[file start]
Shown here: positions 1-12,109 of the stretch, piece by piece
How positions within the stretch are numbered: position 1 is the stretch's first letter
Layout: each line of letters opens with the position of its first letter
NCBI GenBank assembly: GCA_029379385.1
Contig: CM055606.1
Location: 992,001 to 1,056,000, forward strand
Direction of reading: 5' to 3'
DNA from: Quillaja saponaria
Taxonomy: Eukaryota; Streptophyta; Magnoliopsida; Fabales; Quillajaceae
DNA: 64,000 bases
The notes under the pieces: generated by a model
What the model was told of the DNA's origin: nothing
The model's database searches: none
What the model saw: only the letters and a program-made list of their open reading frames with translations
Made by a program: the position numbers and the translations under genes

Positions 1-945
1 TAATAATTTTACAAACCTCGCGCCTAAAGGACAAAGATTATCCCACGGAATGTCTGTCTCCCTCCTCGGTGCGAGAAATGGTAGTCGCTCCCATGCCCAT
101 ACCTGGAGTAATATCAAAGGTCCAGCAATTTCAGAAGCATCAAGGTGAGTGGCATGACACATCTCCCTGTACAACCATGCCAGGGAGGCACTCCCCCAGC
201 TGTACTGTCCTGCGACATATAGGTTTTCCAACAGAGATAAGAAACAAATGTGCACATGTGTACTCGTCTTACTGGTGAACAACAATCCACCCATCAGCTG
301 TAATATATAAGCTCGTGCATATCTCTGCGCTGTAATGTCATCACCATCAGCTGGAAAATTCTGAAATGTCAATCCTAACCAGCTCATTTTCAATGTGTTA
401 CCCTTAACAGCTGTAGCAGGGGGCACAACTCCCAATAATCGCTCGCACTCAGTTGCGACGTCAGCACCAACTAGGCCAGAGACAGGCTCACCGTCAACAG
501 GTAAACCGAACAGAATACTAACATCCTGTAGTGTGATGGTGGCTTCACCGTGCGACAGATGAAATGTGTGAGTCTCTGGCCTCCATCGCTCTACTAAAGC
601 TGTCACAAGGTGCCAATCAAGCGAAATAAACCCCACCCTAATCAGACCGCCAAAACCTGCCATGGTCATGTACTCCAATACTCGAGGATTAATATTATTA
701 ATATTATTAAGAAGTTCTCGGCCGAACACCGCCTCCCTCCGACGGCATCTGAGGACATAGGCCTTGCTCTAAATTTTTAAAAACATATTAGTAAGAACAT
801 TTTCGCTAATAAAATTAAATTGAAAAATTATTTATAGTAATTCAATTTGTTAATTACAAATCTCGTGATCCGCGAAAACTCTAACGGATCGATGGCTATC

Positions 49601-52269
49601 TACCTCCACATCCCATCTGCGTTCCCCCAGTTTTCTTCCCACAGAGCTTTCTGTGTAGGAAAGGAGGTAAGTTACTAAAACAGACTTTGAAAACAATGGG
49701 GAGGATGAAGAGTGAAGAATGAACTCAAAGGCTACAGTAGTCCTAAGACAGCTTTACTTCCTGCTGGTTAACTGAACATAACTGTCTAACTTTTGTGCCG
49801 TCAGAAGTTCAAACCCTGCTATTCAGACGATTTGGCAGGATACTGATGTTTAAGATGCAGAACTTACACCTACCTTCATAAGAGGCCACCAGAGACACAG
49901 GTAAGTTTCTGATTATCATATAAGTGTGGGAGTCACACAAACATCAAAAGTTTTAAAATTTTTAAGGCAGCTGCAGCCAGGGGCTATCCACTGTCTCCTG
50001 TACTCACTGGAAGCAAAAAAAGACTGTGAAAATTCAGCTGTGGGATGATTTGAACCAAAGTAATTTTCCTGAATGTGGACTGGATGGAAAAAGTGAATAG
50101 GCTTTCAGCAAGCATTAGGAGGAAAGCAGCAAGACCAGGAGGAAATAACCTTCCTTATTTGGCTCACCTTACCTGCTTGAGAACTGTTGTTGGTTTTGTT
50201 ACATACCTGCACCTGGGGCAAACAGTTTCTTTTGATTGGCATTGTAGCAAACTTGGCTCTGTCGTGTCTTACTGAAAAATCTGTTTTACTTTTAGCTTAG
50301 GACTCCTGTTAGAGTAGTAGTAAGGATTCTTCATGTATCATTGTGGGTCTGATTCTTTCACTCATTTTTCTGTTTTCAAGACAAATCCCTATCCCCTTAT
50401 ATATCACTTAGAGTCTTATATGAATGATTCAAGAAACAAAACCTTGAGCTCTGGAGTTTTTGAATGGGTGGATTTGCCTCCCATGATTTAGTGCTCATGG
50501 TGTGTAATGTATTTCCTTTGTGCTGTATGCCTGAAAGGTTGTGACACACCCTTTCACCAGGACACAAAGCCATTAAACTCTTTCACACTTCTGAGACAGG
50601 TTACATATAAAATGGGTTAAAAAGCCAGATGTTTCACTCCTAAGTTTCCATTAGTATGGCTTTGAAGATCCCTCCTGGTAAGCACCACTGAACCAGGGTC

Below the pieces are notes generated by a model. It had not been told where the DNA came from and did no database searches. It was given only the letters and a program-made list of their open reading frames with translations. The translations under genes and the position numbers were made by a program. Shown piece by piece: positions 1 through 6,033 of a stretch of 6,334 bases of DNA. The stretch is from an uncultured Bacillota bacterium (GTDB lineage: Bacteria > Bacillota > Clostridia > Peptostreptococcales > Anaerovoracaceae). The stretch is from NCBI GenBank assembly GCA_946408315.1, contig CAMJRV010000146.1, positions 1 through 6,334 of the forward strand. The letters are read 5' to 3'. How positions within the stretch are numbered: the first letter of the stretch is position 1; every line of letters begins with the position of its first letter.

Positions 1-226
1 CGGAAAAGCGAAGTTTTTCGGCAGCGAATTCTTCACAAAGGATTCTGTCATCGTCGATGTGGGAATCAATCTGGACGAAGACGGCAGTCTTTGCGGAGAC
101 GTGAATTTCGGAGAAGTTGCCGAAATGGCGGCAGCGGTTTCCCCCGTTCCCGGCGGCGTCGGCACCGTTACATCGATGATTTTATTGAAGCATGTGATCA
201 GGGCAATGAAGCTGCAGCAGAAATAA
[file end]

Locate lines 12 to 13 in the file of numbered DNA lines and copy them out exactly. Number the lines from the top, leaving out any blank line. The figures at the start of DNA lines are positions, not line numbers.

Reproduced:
What the model was told of the DNA's origin: nothing
The model's database searches: none